It was full steam ahead last night down at the club trying to get ready for RailFest this Sunday. With the N‐Scalers only just back from the Albany Hobby Expo, and the Arid Australia boys still making their way back from Sydney, we are not as prepared as we normally are.
All members are requested to come along on Sunday for as long as they can — not just the one or two hours you have put your name down for on the public layout roster. It appears likely we could be short of people!
The picture above is from the N‐Scale layout whilst on display at Albany. It shows the brilliant effect that can be achieved by using “Glass Coat” 2‐part epoxy resin for simulating water. The picture is of a cow drinking from the river (complete with reflection) viewed under the bridge on the new terminus station module constructed specially for this exhibition. On the rails above, a German beer train is being shunted by a steam engine.
I’ll post some more pictures from the exhibition soon.
The Railway Museum will be exhibiting selected photographic prints by WA photographer Kevin Scott taken for the new book 48 months, 48 minutes — building the Perth to Mandurah railway. The exhibition will be on display Sunday afternoons from 29th June 2008 for a limited time only. This book, and others about the new line, is on sale at the museum. [Hard Work — Soft Light Photographic Exhibition Flyer]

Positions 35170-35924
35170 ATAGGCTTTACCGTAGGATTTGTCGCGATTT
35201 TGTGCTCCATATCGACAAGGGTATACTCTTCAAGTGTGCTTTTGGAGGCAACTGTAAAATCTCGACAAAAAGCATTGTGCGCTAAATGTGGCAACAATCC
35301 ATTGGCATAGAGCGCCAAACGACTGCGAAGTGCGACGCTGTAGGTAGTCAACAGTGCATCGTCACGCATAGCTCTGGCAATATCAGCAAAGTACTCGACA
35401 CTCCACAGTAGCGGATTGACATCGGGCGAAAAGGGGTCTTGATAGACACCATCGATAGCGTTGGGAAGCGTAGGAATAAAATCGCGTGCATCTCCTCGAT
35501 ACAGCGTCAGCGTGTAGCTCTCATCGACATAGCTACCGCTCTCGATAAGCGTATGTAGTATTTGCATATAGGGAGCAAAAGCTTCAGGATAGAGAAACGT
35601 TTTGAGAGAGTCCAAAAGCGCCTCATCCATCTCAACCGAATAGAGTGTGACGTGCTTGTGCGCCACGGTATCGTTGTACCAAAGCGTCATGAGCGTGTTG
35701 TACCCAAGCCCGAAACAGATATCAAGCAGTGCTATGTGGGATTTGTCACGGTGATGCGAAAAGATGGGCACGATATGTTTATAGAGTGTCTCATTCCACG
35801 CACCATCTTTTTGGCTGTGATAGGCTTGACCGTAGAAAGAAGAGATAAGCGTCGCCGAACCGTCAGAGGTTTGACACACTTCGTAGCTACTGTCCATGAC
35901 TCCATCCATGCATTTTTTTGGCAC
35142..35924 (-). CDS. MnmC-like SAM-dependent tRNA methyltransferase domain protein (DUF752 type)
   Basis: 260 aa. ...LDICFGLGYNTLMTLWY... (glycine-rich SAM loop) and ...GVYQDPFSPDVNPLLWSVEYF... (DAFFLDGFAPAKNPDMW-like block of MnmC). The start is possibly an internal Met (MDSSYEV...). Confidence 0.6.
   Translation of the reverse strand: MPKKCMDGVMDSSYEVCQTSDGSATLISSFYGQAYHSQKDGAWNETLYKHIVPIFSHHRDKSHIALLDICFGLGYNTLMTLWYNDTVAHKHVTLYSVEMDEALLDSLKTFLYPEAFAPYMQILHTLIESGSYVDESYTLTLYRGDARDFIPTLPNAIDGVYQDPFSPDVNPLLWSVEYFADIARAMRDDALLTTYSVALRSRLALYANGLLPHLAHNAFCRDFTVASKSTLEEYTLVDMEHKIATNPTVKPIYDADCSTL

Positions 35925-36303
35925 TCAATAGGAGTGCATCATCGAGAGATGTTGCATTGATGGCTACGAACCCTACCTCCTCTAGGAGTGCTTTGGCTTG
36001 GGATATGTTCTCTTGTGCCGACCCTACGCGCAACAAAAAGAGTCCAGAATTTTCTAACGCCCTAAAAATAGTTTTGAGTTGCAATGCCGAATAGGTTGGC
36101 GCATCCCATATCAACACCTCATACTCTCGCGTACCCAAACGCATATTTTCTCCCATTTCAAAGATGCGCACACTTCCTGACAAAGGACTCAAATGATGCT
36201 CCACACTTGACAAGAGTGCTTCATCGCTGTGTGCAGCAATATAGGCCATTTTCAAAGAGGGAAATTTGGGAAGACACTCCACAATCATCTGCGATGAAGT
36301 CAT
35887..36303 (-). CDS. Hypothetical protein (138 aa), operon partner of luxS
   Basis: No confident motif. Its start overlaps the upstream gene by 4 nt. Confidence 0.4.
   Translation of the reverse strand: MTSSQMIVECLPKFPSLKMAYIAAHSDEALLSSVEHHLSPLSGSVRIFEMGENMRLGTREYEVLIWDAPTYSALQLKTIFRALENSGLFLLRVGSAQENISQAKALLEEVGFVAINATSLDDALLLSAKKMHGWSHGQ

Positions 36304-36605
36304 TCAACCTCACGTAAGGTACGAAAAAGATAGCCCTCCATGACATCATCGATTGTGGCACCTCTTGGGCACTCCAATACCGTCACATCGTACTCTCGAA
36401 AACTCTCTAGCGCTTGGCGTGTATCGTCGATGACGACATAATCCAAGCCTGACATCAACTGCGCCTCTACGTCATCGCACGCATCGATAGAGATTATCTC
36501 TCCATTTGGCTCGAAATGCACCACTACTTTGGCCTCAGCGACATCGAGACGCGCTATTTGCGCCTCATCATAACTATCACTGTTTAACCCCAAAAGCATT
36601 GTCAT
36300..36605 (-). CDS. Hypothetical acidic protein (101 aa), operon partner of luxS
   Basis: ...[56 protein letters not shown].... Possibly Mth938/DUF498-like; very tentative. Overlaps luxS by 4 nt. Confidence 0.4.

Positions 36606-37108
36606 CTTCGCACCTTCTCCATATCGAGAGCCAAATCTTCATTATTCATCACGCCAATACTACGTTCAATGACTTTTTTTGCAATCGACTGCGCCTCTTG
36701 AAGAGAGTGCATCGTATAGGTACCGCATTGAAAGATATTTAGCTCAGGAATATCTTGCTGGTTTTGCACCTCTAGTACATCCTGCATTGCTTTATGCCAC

The official opening of the photographic exhibition will be on Sunday 29th June at 3pm. Kevin Scott will be at the museum to open the exhibition and speak about this project — get your copy of the book signed by the photographer!
AMRA have started sending the Branchline newsletter electronically to us, instead of by post, so I’ll upload them to this website from now on rather than printing them out: AMRA Branchline — June 2008. One advantage of getting it electronically is that all the pictures are in colour!
This edition contains the wrap up from the Model Railway Show as well as an interesting snippet about sound equipped DCC locos. The issue of excessive noise levels in the club rooms as a result of the constant throbbing of sound equipped diesel locos, or the chuffing of steamers, has come up on a couple of occasions in our club. AMRA have obviously had the same issue as their committee has decided that sound equipped locos may only be run (with the sound on) in their clubrooms for a 10 minute period following each hour (i.e. from ‘o’clock’ to ‘ten past’, one sixth of the time).
Remember the devastating bushfires around Dwellingup at the beginning of 2007? Thousands of hectares of bush were burnt out, and the Hotham Valley Tourist Railway was severely affected as every one of their timber trestle bridges was destroyed — as well as many drainage culverts and thousands of wooden sleepers. Restoration and rebuilding of the railway is proceeding well, and I was delighted to discover progress is being documented and photographed on‐line on the news pages on their web site.
A link to the Hotham Valley Tourist Railway has been added to the links page.